“I never meet a ragged boy in the street without feeling that i may owe him a salute, for I know not what possibilities may be buttoned up under his coat.” (James Garfield)
He was the only sitting member of the House of Representatives elected President to date, but he served only about half a year in the office. He was the second president in less than 20 years felled by an assassin’s bullet. Yet James A. Garfield, a man little known outside his own party before his “dark-horse” nomination by the Republican Party in 1880, was significant in a number of ways. Garfield’s short term marked the first entrance of a “reformist” strain into the presidency that sought to root out corruption and political favoritism in government. Much of what we know as the modern federal bureaucracy has its roots in Garfield’s advocacy of a professional civil service to fill most positions in the government, rather than filling those positions through political patronage, the “spoils system” that went back to the administration of Andrew Jackson. He did not live to see his proposed reforms enshrined in law, but Garfield’s contribution to the history of the United States should not be underestimated.
In 1880, Garfield ran as a Republican for president, and one of his supporters was a man named Charles Guiteau, who wrote and circulated a speech called “Garfield vs. Hancock” that aimed to rally support for the Republican candidate. Though few knew it, Guiteau’s family had already deemed him insane and attempted to keep him committed in an asylum, only to have him manage an escape from confinement.
Garfield went on to narrowly edge Winfield Scott Hancock in the election, and Guiteau, harboring delusions of grandeur, believed he had helped tip the scales in Garfield’s favor. As such, he believed that he was entitled to a post in Garfield’s nascent administration, perhaps even an ambassadorship, and he continued to rack up debts while operating under the assumption that he would soon have the government salary to pay them back. However, despite lobbying around Republican headquarters in New York City and even approaching Cabinet members, no post was forthcoming for the troubled man. Eventually, in May 1881, Secretary of State James Blaine told him to never show up again. Enraged by the perceived slight, Guiteau bought a revolver and plotted to kill the president. He got his chance on July 2, 1881 at a railroad station, shooting Garfield in the back twice and bragging to the authorities, "I am a Stalwart of the Stalwarts...Arthur is president now!"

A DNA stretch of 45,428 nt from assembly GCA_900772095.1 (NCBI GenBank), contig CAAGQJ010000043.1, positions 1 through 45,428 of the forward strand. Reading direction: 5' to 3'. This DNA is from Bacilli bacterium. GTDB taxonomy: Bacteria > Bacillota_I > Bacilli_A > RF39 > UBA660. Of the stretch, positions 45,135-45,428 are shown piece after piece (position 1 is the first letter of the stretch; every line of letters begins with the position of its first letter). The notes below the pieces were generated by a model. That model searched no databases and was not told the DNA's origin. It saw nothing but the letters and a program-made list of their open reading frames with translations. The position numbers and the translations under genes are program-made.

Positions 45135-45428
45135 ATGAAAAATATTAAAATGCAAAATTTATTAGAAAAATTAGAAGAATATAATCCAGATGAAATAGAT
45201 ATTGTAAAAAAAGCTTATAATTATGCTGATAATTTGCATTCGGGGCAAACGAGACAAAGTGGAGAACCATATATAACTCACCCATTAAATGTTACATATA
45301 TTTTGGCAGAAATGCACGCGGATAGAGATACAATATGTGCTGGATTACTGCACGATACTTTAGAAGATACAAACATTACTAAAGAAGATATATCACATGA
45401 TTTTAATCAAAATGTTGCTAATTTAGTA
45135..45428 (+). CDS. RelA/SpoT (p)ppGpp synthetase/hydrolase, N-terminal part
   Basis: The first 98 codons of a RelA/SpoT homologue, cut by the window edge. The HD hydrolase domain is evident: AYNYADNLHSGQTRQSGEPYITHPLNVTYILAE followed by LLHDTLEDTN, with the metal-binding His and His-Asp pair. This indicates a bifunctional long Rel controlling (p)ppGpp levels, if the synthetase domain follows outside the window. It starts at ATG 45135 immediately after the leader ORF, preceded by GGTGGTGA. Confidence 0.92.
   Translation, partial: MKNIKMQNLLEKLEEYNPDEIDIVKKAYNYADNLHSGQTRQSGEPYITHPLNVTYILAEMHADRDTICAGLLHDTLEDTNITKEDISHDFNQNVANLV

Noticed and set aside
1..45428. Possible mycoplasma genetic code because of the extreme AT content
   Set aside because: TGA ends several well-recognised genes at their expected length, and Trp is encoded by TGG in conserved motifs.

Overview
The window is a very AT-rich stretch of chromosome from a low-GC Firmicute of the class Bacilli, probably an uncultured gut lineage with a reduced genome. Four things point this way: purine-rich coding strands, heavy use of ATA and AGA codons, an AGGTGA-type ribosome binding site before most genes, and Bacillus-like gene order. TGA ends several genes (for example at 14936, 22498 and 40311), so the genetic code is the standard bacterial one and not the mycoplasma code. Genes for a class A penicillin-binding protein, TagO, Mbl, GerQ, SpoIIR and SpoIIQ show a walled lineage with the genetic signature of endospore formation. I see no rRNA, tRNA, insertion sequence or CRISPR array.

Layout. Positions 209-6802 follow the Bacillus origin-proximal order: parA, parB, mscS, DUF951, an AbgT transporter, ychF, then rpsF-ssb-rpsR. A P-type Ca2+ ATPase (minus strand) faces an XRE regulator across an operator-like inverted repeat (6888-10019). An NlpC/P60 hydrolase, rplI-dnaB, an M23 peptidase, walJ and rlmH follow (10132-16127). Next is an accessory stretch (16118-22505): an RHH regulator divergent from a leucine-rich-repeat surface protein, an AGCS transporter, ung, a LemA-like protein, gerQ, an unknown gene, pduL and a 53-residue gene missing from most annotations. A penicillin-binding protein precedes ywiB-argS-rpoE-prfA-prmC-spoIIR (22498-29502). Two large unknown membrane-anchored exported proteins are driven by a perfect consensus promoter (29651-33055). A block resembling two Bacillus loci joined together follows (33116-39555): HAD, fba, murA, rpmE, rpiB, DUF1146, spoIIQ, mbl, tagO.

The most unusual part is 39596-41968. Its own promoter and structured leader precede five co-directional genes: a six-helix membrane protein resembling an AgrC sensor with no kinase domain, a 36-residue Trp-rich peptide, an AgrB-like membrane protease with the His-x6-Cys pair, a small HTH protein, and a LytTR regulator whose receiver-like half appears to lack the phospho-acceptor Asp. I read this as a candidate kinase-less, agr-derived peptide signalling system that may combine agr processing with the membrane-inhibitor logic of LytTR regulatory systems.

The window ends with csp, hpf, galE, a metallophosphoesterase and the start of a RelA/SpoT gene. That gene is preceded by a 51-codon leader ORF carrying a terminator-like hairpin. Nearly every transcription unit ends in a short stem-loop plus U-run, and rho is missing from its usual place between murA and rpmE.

Garfield would live for nearly three more months, and the poor standards of medical care in the 1880's would end up being responsible for the fact he did not survive wounds that he would’ve survived at the end of the 19th century. Indeed, Guiteau would cite medical malpractice at trial, stating, "I deny the killing, if your honor please. We admit the shooting". Those kinds of statements and his generally odd behavior helped ensure Guiteau’s lawyers would claim he was insane, one of the first high profile attempts to use that as a defense against a crime. However, that never had much chance of succeeding, and claims of insanity were heartily rejected by prosecutors.
Garfield was the second president to be assassinated after Abraham Lincoln, and today he is often remembered as one of the presidents to die in office after being elected every 20 years starting with William Henry Harrison’s 1840 election through John F. Kennedy’s 1960 election.